Victims of violence who are seeking support often have to repeat their experience several times over and to multiple people. This can exacerbate trauma.
A project in Mexico proposes to address this with the help of artificial intelligence (AI).
Figures from national statistics agency INEGI show that two-thirds of women in Mexico have experienced some form of violence, with almost 44 percent suffering abuse from a partner.
The project is exploring the use of AI-based speech-to-text transcription to reduce the need to share distressing details over and over again, and to speed up the reporting process.
Guadalajara pilot programme
A pilot in the City of Guadalajara is in the planning phase. Information would be stored in a platform accessible by authorised public servants. AI could also be used to automate assessments of the level of violence to ensure women receive the right support quickly. In future, it could be developed to simplify the process of submitting a legal report, which is currently lengthy.
“The proposal is to fill out the required forms automatically to make the experience shorter, and to avoid revictimising women,” said Juan Roberto Hernandez, General Coordinator at fAIr LAC Jalisco, which is leading the project. He was speaking at the recent capitaltribunenews.com Institute City Leadership Forum in Barcelona.
Regional alliance fAIr LAC Jalisco is an Inter-American Development Bank (IADB) initiative that brings together public, private and civil society to promote the ethical and responsible use of AI in Latin America. It includes Tecnológico de Monterrey university, innovation agency C Minds, and the Mexican state of Jalisco. Projects are particularly focused on social services.
Despite its potential benefits, there is also increasing awareness of the need for caution in using AI in public services. Further, in Latin America and the Caribbean, trust – including in government – is lower than in any other region in the world, according to an IDB report.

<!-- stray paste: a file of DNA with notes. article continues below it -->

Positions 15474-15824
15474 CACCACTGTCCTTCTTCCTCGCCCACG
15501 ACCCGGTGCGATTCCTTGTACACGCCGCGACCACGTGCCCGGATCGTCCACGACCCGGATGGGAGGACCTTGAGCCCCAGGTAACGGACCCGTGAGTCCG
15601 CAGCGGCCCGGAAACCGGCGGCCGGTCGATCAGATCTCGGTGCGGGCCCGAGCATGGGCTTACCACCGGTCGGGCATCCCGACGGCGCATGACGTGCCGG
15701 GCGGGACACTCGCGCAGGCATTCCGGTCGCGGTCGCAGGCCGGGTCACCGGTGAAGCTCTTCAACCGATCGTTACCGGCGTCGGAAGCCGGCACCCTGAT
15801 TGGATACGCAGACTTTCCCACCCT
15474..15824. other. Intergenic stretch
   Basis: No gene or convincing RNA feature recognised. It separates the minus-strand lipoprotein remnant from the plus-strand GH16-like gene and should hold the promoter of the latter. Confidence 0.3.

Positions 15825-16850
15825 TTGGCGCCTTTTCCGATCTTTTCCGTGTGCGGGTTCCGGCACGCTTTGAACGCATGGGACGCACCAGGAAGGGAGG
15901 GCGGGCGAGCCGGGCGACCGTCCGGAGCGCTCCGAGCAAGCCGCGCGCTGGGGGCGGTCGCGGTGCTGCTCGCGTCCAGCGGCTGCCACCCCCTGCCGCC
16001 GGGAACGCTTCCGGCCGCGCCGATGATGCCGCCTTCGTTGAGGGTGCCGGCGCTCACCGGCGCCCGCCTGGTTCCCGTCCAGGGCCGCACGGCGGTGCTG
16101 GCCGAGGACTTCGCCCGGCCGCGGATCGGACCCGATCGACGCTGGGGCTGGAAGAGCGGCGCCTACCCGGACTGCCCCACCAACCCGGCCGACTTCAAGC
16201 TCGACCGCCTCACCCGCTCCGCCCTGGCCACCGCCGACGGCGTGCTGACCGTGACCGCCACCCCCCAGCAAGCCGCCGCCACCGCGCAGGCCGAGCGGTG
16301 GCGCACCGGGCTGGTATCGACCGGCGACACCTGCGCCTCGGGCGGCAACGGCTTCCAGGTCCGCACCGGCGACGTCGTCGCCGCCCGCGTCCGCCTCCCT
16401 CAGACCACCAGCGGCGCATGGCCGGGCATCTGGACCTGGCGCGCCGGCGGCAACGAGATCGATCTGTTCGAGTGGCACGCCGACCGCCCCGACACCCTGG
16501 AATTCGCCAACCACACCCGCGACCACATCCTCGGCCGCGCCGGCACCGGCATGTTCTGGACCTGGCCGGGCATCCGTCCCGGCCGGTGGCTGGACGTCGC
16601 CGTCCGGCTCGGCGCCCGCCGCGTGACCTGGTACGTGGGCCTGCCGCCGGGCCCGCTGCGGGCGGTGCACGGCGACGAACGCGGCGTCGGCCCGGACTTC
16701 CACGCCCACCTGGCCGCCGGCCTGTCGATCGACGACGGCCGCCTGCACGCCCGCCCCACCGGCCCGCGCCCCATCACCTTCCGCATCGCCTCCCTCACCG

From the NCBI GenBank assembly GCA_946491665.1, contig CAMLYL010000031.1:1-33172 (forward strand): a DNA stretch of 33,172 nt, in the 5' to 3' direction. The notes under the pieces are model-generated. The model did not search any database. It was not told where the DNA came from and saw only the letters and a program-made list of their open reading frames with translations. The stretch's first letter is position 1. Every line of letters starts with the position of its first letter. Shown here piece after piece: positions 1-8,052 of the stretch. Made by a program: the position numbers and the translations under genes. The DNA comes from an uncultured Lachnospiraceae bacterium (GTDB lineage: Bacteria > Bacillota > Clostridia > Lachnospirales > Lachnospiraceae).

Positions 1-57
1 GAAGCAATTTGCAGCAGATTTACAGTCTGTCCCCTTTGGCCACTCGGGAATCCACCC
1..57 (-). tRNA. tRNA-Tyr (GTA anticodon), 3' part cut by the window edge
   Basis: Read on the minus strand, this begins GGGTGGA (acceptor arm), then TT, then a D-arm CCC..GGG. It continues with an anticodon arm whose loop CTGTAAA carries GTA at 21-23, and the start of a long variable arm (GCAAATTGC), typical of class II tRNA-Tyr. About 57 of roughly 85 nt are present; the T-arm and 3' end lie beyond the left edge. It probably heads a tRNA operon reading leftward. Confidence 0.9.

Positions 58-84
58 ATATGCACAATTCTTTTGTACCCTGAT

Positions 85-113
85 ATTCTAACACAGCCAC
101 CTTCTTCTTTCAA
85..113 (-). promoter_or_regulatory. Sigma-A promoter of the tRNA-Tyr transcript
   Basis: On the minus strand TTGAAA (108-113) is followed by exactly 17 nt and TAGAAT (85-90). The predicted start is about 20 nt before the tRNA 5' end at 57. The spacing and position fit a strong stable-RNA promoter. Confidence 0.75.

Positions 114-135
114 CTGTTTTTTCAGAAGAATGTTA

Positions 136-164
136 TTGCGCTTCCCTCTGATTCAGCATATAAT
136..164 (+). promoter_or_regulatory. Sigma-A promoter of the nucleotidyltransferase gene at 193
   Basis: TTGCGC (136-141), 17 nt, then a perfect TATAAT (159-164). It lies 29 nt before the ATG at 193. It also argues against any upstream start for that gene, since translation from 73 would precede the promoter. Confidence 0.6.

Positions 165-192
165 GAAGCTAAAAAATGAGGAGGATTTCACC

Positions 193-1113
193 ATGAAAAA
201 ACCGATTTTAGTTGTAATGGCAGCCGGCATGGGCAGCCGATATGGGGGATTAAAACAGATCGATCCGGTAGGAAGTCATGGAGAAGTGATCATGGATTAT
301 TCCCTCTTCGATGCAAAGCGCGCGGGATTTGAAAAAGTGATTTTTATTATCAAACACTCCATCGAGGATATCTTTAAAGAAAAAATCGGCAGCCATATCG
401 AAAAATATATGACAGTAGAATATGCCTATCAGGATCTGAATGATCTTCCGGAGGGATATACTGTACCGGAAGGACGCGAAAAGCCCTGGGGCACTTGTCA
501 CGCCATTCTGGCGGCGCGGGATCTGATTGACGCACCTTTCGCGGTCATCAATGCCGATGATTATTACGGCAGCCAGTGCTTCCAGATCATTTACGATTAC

“When we are developing pilots a key question is how to protect people’s digital rights, privacy and confidentiality,” said Hernandez. “There were many resources telling us that this is very important but nothing that showed us how.”
Other fAIr LAC Jalisco pilots have used AI to identify the factors impacting pupils dropping out of junior high school and to detect and prevent diabetic retinopathy. The diabetes trial that concluded recently took place in three health centres and more than 100 cases were detected through earlier screening of 1,000 participants.
First, fAIr LAC Jalisco established an Ethical Risks and Governance Committee made up of experts in ethics, law, data governance and cybersecurity. They advise and oversee the implementation process of AI use cases.
Hernandez said existing tools aren’t detailed enough.
“They didn’t cover all the aspects of digital rights and ethical governance,” he said.
The partners are putting together a toolkit based on best practices from organisations such as IDB and UNESCO.
It includes an ethical assessment matrix, an ethics report, an implementation matrix, informed consent and privacy notices, and data suspension procedure templates.
When communicating with the public, a key challenge, says Hernandez, is “finding the balance” between overloading people with technical information and showing them how privacy, security and ethics are being effectively managed.
“We need to analyse every situation to find the best moment and way to explain,” he said.
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